“I Am Busy Drawing Pictures”: The Civil War Art and Letters of Private John Jacob Omenhausser, CSA
Edited by Ross M. Kimmel and Michael P. Musick
Friends of the Maryland State Archives
On May 19, 1864, John J. Omenhausser of the 46th Virginia Infantry penned a letter to the woman he had just asked to marry him, writing from a position “In line of Battle” near Drewry’s Bluff. Four days later he wrote again, described his role in the struggle just ended—and echoed a universal lament: “I wish we were done with this fighting.” A few days more and he actually was done with fighting. Wounded near Petersburg on June 15, Omenhausser fell into enemy hands. He spent the next 12 months far from the musketry, as a hungry, restless, bored prisoner of war. Fortunately for the historical record, he stayed active through his long imprisonment with a brush and watercolors.
Private Omenhausser’s war-weariness, while understandable, had infinitely less basis than did the angst afflicting most of the hundreds of thousands of other long-serving Confederate soldiers. His company (the renowned Richmond Light Infantry Blues) and regiment belonged to a brigade under General Henry A. Wise that had wandered all across the South and only rarely smelled gun smoke in any volume.
In a few instances, the drawings that make this book remarkable illustrate infantry camps and service, but the vast majority depict life as one of thousands of Southern prisoners at Point Lookout, Md. [note that a portfolio of Omenhausser’s paintings, “Blacks & Whites in Color,” appeared in the December 2014 issue of CWT].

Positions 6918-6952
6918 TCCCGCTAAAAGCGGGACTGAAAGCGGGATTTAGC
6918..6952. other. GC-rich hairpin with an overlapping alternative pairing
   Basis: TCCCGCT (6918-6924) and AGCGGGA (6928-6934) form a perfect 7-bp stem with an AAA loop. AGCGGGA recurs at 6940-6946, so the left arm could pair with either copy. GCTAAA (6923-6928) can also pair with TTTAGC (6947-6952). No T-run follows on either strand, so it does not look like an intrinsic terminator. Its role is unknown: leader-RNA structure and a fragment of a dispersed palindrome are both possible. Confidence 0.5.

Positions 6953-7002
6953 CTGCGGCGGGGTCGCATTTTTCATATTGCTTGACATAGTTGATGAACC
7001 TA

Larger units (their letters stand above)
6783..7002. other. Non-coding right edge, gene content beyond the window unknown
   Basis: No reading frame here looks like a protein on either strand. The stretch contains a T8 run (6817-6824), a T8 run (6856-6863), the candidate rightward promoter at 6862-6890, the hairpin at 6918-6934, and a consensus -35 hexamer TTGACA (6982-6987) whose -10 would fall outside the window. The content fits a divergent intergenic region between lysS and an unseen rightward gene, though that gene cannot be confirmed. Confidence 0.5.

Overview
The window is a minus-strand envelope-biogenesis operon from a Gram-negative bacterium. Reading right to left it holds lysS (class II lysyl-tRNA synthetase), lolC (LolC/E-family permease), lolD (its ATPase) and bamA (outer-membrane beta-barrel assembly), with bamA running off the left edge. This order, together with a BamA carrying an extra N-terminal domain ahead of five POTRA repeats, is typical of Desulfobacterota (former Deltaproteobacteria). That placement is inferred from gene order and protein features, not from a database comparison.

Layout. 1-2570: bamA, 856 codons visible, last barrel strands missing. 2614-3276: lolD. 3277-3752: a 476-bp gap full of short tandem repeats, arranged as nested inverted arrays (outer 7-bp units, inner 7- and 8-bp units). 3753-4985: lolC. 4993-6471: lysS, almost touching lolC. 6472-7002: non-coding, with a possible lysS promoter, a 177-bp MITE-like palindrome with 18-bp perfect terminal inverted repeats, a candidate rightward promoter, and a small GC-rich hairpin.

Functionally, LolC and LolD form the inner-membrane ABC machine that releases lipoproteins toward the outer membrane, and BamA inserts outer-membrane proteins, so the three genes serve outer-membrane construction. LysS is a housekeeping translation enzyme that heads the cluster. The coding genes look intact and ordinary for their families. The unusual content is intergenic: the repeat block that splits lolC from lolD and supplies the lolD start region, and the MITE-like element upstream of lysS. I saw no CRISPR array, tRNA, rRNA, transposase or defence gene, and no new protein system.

Omenhausser’s art frequently exhibits a touch of irrepressible sardonic humor, laced with quiet whimsy. Captions in balloons convey the tenor of his work: “Boys, thats my rat if you kill him, he been eating my bread for the last three days.” “Mr. did you put those flies in this beer for a flavor?” “Did you never see a man catching lice before?” “Tell me how I can get out of this place, I want to fight the Ing-ins.”
Although most of the paintings date from Omenhausser’s captivity, he wrote the bulk of the surviving correspondence while still in the field. Of the 40 letters printed in the book (seven written to Omenhausser, the rest by him), 17 are from after his capture, and 10 of those postdate Appomattox. The earlier missives, as might be expected, also run to far greater length than those he managed to post from Point Lookout.
The editorial additions that support Omenhausser’s words and drawings in “I Am Busy” might be used as a model for that important literary art. Between them, veteran historian Ross Kimmel and legendary archival oracle Mike Musick searched out an impressive array of details that provide rich context and understanding. They tracked down Omenhausser paintings in nine institutions and six private collections. The publisher employed high-resolution technology that renders the paintings vividly, to the level of a coffee-table book. Private Omenhausser’s lively art, skillfully abetted by Kimmel and Musick and an adroit publisher, combine to produce one of the most unusual Civil War books in recent memory—a really splendid piece of work.